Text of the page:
KUALA LUMPUR: A group of disgruntled Indian Progressive Front (IPF) members will meet next Saturday to discuss the formation of a new political party named the Malaysian Indian People’s Force (MIPF).
The meeting, expected to be attended by some 1,000 former IPF members, was the first step towards the birth of the new party, which intends to “unmask” IPF President Datuk M.G. Pandithan, said MIPF organising chairman M.P. Segaran.
“For a start, we will invite about 1,000 former IPF members for the meeting at Dewan Tun Sambanthan in Kuala Lumpur. We are also inviting IPF members who are unhappy with the way the party was run to join us,” he said.
To date, the MIPF had some 20,000 Malaysian Indians waiting to join the party and they would do so once the Registrar of Societies (ROs) gave the greenlight, he said.
Sources in IPF and MIPF said IPF former deputy president A. Tamilmani is expected to spearhead the MIPF.
Asked if the new party would support the ruling Barisan Nasional like the IPF, Segaran, who is IPF Youth secretary, said MIPF’s formation was to help Barisan but “we have no plans to pester the BN to allow us into the coalition.”
IPF had over the years submitted a number of applications to join the Barisan but had been rejected due to the consensus system.
The consensus system requires all 15 BN component parties to agree to the admission of a party into the coalition. The MIC had been a stumbling block to IPF’s entry.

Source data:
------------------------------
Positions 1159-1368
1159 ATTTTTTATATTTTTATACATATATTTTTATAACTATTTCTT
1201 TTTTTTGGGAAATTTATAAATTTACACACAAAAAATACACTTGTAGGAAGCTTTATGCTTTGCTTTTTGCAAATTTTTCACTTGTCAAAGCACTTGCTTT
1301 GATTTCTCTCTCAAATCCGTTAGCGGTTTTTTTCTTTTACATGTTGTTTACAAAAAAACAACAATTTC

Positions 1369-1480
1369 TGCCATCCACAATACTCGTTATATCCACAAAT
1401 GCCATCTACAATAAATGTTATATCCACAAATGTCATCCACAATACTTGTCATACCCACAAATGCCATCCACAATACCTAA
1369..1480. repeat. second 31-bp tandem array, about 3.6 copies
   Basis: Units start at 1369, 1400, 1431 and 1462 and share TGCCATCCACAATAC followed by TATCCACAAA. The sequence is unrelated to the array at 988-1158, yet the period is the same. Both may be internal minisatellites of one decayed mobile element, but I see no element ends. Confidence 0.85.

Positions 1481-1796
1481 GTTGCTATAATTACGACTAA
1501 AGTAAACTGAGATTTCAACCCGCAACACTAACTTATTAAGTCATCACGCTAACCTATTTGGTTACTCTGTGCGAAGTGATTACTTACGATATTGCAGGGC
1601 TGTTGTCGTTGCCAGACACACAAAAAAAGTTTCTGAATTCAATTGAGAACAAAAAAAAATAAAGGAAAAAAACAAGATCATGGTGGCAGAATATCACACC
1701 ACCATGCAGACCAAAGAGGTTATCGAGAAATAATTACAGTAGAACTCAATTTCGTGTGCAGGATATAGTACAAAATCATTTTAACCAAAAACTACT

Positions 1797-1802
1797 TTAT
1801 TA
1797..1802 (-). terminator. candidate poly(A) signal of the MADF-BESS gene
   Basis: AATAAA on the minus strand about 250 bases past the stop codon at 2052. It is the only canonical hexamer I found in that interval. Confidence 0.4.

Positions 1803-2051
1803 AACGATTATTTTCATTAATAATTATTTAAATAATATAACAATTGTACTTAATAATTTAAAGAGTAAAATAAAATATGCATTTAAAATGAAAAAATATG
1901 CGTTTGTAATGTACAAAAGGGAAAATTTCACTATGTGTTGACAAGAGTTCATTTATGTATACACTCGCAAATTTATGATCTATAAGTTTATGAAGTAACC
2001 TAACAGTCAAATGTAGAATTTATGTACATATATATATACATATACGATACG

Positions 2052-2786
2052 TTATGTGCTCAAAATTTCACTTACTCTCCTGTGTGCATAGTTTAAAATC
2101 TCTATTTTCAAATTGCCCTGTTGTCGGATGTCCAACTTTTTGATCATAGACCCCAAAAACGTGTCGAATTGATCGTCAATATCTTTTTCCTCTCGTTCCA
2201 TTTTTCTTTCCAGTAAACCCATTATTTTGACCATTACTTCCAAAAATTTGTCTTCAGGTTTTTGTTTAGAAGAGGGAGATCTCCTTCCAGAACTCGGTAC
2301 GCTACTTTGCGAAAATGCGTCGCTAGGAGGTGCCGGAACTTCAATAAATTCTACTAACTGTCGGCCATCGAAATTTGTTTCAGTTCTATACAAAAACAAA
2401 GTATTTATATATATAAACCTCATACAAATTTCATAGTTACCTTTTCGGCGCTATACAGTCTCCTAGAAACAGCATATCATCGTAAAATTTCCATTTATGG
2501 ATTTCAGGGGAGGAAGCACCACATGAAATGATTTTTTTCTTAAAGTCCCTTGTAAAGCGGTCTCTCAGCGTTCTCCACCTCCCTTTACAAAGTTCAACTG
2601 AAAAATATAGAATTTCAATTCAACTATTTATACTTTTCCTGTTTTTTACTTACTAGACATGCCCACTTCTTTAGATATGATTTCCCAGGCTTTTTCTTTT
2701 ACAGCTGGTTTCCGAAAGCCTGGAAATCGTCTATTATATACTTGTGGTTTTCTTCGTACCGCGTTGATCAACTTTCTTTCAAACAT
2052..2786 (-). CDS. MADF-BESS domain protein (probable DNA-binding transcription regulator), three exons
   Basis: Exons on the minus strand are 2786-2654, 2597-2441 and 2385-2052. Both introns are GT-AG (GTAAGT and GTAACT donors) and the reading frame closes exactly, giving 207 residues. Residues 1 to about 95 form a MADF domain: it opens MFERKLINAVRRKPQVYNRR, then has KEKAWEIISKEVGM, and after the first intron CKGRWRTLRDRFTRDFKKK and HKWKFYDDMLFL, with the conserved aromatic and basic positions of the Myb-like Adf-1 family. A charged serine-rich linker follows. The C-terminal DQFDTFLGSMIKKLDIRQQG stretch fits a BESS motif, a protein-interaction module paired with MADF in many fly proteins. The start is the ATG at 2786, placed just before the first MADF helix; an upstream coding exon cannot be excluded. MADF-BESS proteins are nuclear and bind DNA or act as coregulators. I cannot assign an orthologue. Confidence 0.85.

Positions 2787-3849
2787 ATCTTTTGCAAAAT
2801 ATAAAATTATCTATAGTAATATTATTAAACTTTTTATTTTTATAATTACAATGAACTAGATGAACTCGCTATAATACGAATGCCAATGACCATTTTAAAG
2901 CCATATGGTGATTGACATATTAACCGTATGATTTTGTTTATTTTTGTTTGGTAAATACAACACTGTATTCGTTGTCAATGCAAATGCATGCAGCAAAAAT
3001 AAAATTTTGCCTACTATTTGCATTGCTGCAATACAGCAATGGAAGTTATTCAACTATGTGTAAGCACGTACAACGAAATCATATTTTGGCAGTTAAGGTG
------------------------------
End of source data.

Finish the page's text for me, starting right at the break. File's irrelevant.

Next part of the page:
IPF was formed by Pandithan after he was expelled from the MIC for indiscipline.
Segaran claimed that the Pandithan-led IPF was “no more than a one-man show” trying to wriggle its way into the powerful BN coalition.
He said IPF claimed to have 300,000 Malaysian Indians under its fold but records at the ROS showed that the party only had 173 branches of which only 22 were active.
“He (Pandithan) brings in the crowd just to impress BN component parties. Most of them who attend public meetings are not even IPF members, they are just given the red shirt to portray as IPF members,” he said, referring to IPF’s red shirt uniform.
Pandithan, when contacted, said he did not want to waste time with those doing “mad things.”
He said “paid servants who can never dent the image of the IPF” are initiating the MIPF. –Bernama
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